Maryland head coach DJ Durkin placed on administrative leave

Rittenberg doesn't expect Durkin to return to Maryland (0:58)

ESPN reporter Adam Rittenberg believes that DJ Durkin will not be back as head coach due to the language in Maryland AD Damon Evans' statement. (0:58)

The University of Maryland has placed football coach DJ Durkin on paid administrative leave as it investigates allegations of abuse and disparagement in the program and the death of offensive lineman Jordan McNair.

Athletic director Damon Evans announced the move Saturday, saying offensive coordinator Matt Canada will serve as the team's interim coach. Canada is a first-year assistant hired in January after he spent a year as LSU's offensive coordinator. He had made coordinator stops at Pitt, NC State, Wisconsin, Indiana and Northern Illinois.

"I am extremely concerned by the allegations of unacceptable behaviors by members of our football staff detailed in recent media reports," Evans wrote in a letter sent to university students, staff and alumni. "We are committed to fully investigating the program. At this time, the best decision for our football program is to place Maryland head football coach DJ Durkin on leave so we can properly review the culture of the program. This is effective immediately. Matt Canada will serve as interim head coach."

Evans continued: "The external review into the tragic death of Jordan McNair continues, and we have committed to releasing publicly the report being prepared by an independent and national expert. The safety and well-being of our student-athletes is our highest priority. These alleged behaviors are not consistent with the values I expect all of our staff to adhere to and we must do better. You will be hearing from me as our work continues to rebuild the culture of respect in our football program."

Later Saturday, school president Wallace D. Loh released a statement calling Friday's media reports "disturbing" and that the "University will retain an external expert to undertake a comprehensive examination of our coaching practices in the football program, with the goal that these practices reflect -- not subvert -- the core values of our University."

Loh continued: "The University of Maryland is committed to a football program that is safe and humane, and where our student-athletes are successful in their academic and athletic endeavors. This commitment will be carried out with accountability, fairness, and transparency."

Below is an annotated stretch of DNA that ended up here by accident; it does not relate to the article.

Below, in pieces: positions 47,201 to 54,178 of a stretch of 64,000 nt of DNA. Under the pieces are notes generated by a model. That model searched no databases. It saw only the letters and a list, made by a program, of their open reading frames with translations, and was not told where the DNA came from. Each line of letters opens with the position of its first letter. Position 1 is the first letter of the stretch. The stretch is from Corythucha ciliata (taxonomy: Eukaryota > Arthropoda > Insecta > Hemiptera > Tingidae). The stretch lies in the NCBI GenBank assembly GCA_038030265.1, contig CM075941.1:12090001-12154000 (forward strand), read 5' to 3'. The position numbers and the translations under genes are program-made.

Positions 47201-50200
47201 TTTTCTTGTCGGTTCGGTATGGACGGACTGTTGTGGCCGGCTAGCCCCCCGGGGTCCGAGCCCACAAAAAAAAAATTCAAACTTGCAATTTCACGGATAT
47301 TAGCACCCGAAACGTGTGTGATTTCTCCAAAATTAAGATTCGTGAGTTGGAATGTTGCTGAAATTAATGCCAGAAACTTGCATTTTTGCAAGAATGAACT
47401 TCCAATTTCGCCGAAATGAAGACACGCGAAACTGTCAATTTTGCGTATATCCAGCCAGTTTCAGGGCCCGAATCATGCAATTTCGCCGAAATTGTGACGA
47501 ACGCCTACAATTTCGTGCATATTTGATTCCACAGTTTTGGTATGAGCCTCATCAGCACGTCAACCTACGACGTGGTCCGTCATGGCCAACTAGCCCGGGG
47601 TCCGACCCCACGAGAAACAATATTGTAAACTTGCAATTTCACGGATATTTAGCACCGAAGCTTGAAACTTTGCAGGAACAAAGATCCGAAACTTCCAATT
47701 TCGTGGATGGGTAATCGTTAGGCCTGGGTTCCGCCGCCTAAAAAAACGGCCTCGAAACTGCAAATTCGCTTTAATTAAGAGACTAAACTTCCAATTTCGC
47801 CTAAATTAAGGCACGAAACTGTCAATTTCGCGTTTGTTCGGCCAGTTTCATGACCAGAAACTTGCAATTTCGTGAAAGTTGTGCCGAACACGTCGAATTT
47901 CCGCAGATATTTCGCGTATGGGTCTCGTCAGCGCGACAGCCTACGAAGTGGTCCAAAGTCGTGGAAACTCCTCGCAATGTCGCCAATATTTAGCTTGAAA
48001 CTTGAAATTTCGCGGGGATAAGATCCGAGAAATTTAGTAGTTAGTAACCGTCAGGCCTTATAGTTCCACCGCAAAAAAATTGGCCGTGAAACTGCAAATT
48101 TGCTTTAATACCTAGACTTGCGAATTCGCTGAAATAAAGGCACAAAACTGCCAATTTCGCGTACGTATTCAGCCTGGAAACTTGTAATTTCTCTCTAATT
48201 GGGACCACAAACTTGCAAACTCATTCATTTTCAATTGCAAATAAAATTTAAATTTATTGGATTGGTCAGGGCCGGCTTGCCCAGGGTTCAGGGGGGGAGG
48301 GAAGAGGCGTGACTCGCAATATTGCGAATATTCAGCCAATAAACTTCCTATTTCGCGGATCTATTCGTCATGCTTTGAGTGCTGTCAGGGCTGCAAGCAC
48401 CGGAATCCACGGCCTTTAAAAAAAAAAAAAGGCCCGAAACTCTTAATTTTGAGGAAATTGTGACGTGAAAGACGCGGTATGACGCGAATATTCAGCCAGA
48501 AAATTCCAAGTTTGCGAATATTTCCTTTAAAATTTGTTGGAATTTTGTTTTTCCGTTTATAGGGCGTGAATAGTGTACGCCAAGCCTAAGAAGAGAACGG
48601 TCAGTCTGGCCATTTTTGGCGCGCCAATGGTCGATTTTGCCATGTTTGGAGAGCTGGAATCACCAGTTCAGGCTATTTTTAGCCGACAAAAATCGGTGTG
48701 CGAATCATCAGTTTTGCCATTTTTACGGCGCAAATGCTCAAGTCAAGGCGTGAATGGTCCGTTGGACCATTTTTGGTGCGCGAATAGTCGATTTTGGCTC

The school on Friday placed head football athletic trainer Wes Robinson and director of athletic training Steve Nordwall on administrative leave, sources told ESPN. Rick Court, Maryland's assistant athletics director for sports performance, was placed on paid administrative leave Saturday, sources said.

Court was one of Durkin's first hires at Maryland in 2015. Sources have told ESPN that Court in particular contributed to an environment based on fear and intimidation, including throwing objects and small weights in the direction of players when Court was angry.

Durkin oversaw Maryland's practice Saturday morning. ESPN on Friday reported allegations from current and former players, and current and former staff members, of bullying, verbal abuse and humiliation directed at players. Coaches have reportedly endorsed unhealthy eating habits and used obscenity-laced epithets meant to mock players' masculinity. One player reportedly was belittled verbally after passing out during a drill.

ESPN also reported Friday that McNair, 19, died of heatstroke after showing visible signs of distress during a workout May 29, including difficulty standing up and seizing. Court led the workout during which McNair became ill, but was not involved in treating him afterward. McNair died June 13. A formal report into his death by a university-hired investigator is expected Sept. 15.

During the period McNair was hospitalized, Durkin was receptive to players' concerns about the coaching staff's methods, according to sources, and voluntary workouts lessened in intensity. But when preseason training camp opened Aug. 3, the atmosphere largely resumed as it had been prior to McNair's death, with some more attention paid to players showing fatigue or distress.

The Baltimore Sun reported Durkin sent a letter Friday to players' families informing them of an upcoming ESPN story and asking them to send their concerns to the program.

"Our priority every day is the safety along with the academic, personal and athletic development of your sons," Durkin wrote in the letter.

Durkin, 40, is set to enter his third season as Maryland's head coach. He's 10-15 at the school.